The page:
Lost Wor(l)ds: On language, heritage, and forgetting

The aim of the ‘Lost Wor(l)ds’ project is to highlight the ways in which primary school children lose their heritage language, within a monolingual English national curriculum.

Lost Worlds project

‘Lost Wor(l)ds’ will develop resources and activities, in collaboration with schools, which actively engage multilingual families in positive ways.

The project takes its name from and is an extension of ‘Lost Words’ (Morris & Macfarlane, 2017), which focuses on reconnecting children with words from nature and inspiring them to engage with the magic of language. ‘Lost Wor(l)ds’ is funded by the ESRC, via a Faculty of Social Science ‘Knowledge Exchange and Impact Opportunities’ award. The project will build upon a body of research, produced by Dr Sabine Little that explores the connections between multilingualism, literacy, and mental health, and in doing so combine impact opportunities from previous research, funded by:

- UK Literacy Association

- AHRC (Open Worlds Research Initiative Satellite Project), and;

- The British Academy.

The ultimate goal is to consolidate the learning and maximise the impact from previous projects, in order to achieve the following objectives:

  • Normalise the sense of multilingualism for all, through language awareness, language use, and purposeful play in the primary school classroom.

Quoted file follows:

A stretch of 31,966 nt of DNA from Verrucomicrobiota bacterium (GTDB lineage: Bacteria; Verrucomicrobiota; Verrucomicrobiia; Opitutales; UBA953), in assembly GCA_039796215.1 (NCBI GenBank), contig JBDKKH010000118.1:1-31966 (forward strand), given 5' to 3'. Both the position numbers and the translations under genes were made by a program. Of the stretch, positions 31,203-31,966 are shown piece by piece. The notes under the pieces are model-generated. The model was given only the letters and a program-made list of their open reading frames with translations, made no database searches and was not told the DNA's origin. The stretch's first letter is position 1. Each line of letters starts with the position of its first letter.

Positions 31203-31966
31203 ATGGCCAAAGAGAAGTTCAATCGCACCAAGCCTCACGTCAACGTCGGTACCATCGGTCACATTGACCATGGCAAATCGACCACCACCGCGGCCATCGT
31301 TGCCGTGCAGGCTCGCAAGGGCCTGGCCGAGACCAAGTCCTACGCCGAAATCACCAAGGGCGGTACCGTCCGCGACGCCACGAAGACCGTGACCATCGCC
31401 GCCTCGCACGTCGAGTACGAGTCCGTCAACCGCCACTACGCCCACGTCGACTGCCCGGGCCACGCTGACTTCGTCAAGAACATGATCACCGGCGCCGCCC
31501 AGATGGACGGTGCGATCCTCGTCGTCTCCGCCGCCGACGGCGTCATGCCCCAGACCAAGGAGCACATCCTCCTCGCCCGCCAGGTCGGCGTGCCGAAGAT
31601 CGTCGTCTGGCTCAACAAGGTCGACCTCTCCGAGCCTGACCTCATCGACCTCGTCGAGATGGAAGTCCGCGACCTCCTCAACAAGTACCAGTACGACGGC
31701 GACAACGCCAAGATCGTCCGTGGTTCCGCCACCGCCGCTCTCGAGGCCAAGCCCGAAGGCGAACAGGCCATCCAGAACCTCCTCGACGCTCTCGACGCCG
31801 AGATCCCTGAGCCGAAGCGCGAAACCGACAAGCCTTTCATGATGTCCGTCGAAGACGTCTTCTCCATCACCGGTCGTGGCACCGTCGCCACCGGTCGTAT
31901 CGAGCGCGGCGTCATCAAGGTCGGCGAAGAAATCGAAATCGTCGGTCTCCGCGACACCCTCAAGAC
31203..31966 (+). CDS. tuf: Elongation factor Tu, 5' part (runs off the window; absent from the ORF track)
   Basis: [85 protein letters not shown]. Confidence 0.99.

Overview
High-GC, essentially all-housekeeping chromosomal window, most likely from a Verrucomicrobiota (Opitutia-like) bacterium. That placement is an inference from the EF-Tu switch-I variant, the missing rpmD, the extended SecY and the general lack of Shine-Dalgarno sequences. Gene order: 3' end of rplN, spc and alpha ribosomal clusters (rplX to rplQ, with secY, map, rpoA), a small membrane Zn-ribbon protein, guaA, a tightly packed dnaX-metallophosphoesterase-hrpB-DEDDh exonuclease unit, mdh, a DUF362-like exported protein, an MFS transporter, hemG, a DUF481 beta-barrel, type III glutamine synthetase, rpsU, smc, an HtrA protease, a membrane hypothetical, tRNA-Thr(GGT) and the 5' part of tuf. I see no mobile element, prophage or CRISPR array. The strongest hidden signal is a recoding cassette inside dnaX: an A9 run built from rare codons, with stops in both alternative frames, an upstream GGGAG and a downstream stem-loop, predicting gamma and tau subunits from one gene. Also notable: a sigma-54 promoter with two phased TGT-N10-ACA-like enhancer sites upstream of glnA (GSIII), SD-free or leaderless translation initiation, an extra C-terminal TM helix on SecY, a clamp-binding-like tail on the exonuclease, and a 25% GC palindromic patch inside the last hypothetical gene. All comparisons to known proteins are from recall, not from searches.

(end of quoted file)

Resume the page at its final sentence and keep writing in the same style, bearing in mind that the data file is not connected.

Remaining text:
• Influence education policy makers to acknowledge and include multilingualism as a strength at all levels of our society.

  • Connect children’s home and school experience, by acknowledging and validating the knowledge they all bring of language and culture.

  • Empower primary teachers to celebrate language/s in the classroom every day and, in doing so, raise status and normalise diversity.

Over 20% of children in primary school are identified as having English as an additional language (EAL), however this statistic does not necessarily recognise all multilingual children. The focus is on whether a pupil’s English is ‘good enough’, as opposed to positively recognising the extent of their language skills. This creates a duality where English is on one side and all additional languages are categorised as ‘other’, which can result in multilingual children being perceived as disadvantaged in formal education.  

 ‘Lost Wor(l)ds’ will work to address this perception of multilingual pupils, through directly engaging with a minimum of 30 education providers. An initial five primary schools will be recruited to pilot ideas for activities and resources, before the project expands its engagement to work with a further 25 schools nation-wide. The materials provided will comprise: ideas for activities, relevant worksheets, teacher notes, and curriculum links, as well as learning from the pilot stage. The project will work across three strands of activity, wherein lie the greatest opportunities to influence the curriculum:

  • Poetry – using The Lost Words to encourage children to explore ‘lost words’ from their heritage language, creating written work around this topic.
  • Art – using The Lost Words to illustrate nature from heritage countries and cultures, combined with multilingual labels/descriptions
  • Music – using The Lost Words to create musical outputs in the form of songs and/or instrumental pieces, drawing on vocabulary and cultural songs (lullabies, counting rhymes) from children’s heritage countries.

For further information about the 'Lost Wor(l)ds' project see the project's website: www.multilingualism-in-schools.net or contact us via email: lostworlds@sheffield.ac.uk. You can also engage with the project, follow our progress and keep up to date via twitter: @LostWor_l_ds.  

Principal Investigator: Dr Sabine Little, Deputy Director of Learning and Teaching, School of Education.


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